The cafeteria approach

by Sree Rama Rao on October 1, 2010

Individualized plans allowed by employers to accommodate employees preferences for benefits.

Because employers do have different preferences for benefits employers often let employees individualize their benefit plans. The cafeteria approach is one way to do this. (The terms flexible benefits plan and cafeteria benefits plan are generally used synonymously). A cafeteria plan is one in which the employer gives each employee a benefits fund budget, and lets the person spend it on the benefits he or she prefers, subject to two constraints. First, the employer must of course limit the total cost for each employee’s benefits package. Second, each employee’s benefits plan must include certain required items – for example, Social Security workers compensation and unemployment insurance. Employers can often make mid-year changes their plans if for instance, their dependent care costs rise and they want to divert more contributions to these expenses.

Types of plans

Cafeteria plans come in several varieties. To give employees more flexibility in what benefits they use, about 70% of employers offer flexible spending accounts for medical and other expenses. This option lets employees pay for certain benefits expenses with pretax dollars (so the IRS in effect subsidizes some of the employee’s expense). During the open enrollment period, the employee may choose how much for his or her pay the employer will deposits in this account. To encourage employees to use this option without laying out cash, some firms are offering debit cards that employees can use at their medical provider or pharmacy. Core plus option plans establish a core set of benefits (such as medical insurance) which are usually mandatory for all employees. Beyond the core, employees can then choose from various benefits options.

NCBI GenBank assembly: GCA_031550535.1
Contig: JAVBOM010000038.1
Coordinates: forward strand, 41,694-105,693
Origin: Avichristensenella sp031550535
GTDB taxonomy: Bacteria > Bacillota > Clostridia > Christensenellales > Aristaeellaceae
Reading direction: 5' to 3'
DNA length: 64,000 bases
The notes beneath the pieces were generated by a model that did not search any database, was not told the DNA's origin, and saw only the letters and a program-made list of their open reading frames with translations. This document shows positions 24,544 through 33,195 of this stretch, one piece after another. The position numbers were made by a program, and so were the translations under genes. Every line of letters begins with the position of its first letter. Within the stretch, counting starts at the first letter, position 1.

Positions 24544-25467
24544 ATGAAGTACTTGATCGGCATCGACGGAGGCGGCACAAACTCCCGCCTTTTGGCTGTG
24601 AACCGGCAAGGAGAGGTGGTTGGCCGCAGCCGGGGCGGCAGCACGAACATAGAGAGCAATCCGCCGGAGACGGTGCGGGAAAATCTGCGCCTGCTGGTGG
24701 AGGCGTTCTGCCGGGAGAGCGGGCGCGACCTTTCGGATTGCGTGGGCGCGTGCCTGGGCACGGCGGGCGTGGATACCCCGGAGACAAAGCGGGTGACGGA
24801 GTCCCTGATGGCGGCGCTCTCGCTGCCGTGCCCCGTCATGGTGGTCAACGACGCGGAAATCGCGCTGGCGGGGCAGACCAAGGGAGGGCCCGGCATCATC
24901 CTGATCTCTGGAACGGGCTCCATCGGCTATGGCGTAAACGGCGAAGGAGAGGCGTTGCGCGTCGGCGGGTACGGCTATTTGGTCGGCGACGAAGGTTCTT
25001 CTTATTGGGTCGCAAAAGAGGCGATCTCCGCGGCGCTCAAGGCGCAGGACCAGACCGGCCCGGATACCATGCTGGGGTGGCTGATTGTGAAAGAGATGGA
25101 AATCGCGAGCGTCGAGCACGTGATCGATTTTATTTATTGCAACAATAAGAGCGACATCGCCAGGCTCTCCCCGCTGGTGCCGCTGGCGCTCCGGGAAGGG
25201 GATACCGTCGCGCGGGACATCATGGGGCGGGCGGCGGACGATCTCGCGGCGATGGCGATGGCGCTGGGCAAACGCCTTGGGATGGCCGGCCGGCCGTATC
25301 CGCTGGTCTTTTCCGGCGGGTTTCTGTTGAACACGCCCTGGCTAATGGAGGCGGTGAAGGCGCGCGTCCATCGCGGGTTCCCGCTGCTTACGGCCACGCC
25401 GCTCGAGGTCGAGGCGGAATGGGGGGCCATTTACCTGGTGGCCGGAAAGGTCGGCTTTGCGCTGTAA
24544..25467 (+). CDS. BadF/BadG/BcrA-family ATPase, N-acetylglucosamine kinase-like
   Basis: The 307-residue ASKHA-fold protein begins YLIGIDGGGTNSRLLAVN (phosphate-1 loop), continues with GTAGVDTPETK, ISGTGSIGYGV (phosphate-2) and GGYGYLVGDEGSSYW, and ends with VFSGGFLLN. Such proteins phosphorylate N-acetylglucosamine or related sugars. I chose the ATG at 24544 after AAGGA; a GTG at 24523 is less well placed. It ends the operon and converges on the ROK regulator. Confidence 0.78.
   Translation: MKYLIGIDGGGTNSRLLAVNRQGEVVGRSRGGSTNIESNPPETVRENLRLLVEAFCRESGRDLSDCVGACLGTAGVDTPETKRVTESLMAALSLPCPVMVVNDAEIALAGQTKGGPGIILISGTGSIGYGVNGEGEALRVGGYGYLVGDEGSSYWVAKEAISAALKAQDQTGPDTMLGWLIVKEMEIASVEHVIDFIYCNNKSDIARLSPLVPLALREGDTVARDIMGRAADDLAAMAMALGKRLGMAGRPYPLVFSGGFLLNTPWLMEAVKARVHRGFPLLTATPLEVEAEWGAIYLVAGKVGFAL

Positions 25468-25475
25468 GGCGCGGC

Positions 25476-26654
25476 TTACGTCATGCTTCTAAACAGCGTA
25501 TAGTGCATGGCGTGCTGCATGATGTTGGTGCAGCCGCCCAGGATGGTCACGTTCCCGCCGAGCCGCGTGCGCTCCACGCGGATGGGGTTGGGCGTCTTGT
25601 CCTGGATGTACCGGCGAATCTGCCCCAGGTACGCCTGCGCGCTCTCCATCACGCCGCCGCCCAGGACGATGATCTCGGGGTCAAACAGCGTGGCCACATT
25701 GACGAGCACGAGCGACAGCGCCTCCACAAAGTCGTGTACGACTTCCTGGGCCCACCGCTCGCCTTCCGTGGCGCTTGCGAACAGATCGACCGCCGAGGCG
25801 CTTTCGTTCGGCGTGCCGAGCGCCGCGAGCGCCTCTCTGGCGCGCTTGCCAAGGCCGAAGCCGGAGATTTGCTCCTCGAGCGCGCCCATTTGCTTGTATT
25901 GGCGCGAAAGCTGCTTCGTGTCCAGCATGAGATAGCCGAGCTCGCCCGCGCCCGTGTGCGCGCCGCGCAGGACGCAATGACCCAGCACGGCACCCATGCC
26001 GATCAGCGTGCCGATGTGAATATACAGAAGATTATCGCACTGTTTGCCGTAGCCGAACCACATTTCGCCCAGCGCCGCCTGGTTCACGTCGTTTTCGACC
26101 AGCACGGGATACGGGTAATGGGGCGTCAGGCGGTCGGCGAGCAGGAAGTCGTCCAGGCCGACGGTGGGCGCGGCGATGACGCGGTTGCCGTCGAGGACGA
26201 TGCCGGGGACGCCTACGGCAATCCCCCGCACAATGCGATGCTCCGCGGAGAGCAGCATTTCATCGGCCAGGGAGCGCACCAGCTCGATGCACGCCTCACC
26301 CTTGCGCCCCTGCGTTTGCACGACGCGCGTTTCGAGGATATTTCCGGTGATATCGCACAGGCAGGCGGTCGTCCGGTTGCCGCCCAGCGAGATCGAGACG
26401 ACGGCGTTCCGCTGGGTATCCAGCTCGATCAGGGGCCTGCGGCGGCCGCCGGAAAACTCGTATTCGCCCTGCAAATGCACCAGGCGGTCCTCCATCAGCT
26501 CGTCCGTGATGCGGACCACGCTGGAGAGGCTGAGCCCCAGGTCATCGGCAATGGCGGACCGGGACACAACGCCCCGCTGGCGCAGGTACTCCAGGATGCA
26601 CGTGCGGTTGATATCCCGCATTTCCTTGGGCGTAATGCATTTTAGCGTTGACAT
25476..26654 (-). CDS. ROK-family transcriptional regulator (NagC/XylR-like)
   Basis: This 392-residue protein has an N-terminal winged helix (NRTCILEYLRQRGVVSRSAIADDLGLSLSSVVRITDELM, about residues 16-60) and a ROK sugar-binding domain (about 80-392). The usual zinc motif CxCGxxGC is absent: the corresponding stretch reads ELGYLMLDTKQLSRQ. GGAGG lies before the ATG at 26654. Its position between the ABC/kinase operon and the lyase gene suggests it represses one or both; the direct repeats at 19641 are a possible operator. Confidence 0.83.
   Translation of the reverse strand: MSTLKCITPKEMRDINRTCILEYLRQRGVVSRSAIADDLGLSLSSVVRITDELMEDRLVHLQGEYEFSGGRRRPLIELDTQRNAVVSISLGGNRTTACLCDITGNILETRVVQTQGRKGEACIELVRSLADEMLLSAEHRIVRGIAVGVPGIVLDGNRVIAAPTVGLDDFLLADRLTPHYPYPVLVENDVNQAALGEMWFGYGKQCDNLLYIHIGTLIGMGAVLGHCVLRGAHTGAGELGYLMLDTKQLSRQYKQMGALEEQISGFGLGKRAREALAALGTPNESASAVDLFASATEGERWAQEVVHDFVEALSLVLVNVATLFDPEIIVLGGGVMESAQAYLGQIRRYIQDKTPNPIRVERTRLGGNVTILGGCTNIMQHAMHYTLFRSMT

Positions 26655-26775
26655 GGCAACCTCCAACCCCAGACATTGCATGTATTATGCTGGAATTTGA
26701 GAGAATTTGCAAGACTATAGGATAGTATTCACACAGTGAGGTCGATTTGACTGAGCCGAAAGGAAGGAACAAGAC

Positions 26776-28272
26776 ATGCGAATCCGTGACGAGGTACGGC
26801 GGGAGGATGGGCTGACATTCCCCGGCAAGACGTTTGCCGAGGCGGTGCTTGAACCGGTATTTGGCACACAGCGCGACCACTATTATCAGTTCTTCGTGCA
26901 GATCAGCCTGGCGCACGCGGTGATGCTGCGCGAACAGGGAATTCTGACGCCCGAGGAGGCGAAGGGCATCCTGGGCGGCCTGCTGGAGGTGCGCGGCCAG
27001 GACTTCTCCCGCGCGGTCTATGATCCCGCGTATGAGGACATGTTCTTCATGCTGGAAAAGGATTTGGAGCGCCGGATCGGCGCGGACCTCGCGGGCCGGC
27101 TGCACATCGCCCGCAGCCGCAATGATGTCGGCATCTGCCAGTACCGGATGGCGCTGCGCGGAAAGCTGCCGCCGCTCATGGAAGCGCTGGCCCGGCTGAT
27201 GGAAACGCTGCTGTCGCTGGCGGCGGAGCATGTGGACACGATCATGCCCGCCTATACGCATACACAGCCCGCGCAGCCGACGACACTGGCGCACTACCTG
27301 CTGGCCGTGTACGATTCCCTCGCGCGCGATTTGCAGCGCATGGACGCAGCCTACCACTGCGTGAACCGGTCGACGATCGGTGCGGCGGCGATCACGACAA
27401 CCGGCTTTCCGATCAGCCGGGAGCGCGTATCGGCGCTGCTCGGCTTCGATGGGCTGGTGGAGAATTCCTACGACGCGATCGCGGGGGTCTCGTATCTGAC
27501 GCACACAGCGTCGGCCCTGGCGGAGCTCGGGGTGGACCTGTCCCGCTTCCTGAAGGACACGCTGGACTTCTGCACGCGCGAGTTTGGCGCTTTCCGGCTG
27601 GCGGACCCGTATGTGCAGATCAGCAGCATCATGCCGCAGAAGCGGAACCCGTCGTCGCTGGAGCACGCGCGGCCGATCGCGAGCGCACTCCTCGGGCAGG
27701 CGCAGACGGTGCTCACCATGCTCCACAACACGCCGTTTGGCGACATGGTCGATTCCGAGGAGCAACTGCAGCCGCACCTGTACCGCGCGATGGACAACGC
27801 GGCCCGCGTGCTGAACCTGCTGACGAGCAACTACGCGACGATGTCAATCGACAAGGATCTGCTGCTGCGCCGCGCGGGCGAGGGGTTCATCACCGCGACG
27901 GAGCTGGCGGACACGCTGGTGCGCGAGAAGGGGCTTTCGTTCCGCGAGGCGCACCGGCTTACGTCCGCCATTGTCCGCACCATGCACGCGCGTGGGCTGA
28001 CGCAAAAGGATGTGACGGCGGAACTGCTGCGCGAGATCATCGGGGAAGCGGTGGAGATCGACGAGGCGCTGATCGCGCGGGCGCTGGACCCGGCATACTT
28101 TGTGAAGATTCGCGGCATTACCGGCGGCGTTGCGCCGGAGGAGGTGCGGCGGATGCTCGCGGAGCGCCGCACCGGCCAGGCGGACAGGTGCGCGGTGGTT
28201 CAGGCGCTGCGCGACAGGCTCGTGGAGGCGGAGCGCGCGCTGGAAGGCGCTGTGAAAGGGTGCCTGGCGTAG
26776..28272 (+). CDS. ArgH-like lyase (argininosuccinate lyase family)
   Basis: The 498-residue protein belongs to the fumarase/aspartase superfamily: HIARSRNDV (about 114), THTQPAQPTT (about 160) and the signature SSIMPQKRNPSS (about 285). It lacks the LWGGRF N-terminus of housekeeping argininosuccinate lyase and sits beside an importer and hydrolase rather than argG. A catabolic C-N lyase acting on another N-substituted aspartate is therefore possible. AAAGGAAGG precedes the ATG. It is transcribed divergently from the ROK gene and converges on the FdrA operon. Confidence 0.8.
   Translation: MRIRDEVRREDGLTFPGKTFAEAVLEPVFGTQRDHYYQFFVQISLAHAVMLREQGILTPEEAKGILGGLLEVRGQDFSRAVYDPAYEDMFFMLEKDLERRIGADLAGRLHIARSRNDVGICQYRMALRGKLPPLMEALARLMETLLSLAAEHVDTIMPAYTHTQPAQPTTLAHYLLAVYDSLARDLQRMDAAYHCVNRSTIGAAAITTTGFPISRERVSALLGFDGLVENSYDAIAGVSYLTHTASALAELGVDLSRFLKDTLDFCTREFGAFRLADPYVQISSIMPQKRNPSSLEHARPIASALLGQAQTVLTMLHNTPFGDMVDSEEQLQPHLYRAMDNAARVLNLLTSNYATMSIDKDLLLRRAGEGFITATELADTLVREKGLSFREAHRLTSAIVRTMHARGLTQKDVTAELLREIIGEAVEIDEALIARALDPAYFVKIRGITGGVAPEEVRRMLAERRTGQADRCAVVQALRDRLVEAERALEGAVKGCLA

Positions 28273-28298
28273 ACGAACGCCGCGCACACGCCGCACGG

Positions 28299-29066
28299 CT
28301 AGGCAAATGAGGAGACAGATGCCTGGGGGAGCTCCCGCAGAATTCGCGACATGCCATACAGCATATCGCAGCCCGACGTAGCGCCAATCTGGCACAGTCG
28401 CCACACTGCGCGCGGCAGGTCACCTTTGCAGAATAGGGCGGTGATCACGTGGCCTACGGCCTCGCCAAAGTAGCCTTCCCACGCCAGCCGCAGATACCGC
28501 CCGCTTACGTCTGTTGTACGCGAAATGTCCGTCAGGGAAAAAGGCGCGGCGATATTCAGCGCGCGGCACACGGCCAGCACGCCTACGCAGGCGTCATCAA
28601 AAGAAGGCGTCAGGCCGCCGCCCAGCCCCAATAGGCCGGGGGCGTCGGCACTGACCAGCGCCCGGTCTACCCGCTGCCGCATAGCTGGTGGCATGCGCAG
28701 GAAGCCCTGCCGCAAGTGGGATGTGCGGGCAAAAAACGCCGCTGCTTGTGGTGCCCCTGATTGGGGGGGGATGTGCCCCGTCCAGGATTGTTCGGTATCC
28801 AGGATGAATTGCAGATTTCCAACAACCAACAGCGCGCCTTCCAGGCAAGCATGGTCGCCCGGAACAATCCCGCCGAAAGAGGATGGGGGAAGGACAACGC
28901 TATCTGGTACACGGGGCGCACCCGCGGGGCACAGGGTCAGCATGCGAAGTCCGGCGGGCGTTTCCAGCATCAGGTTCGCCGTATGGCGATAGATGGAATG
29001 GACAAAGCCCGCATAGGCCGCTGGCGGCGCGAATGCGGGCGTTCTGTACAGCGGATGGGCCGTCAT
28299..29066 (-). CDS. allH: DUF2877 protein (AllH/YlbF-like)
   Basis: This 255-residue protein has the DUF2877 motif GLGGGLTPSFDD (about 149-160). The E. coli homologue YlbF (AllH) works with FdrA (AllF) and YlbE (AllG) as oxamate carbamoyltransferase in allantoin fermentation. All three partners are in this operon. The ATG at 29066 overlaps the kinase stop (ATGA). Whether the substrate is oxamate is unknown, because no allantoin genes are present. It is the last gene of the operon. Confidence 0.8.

The Life Plan at Pitney Bowes provides an example, Pitney Bowes attaches a price to every benefit offered and allows employees to shop for the benefits they need each year. Each employee gets a certain number of flex dollars to spend each year on the benefits be or she prefers, Employees can buy whatever benefits they want up to the limit of their available flex dollars they can even supplement that amount with their personal funds if they so choose.

Many businesses – particularly smaller ones – don’t have the resources or employee base to support the cost of many of the benefits we discussed.

Flexible Work Arrangements

Flextime

A work schedule in which employee’s workdays are built around a acre of mid day hours and employees determine within limits what other hours they will work.

Flextime is a plan whereby employee’s workdays are built around a core of mid day hours, such as 11am to 2 pm. Workers determine their own starting and stopping hours. For example, they may opt to work from 7am to 3 pm or from 11 am to 7pm. The number of employees in formal flextime programs – from 4% of operators to 17% of executive employees – doesn’t tell the whole story. Many more employees about 46%, actually take advantage of informal flexible work schedules.

In practice, most employers hold fairly close to the traditional 9am to 5pm workday. In short, half the firms, employees can’t start work later than 9am and employees in about 40% of the firms must be in by 10m. Therefore the effect of flextime for most employees is to give them about one hour of leeway before 9 am or after 5pm.

Compressed worksheets

Schedule in which employees works fewer but longer days each week

Many employees like airline pilots do not conventional five day, 40 hour worksheets similarly hospitals may want doctors and nurses to provide continuing care to a patient, or manufacturers may want to reduce the productivity lost whenever workers change shifts. Firefighters usually work for several days straight. Workers like these typically have compressed worksheet schedules, which mean they work fewer days each week, but each day they work longer hours.





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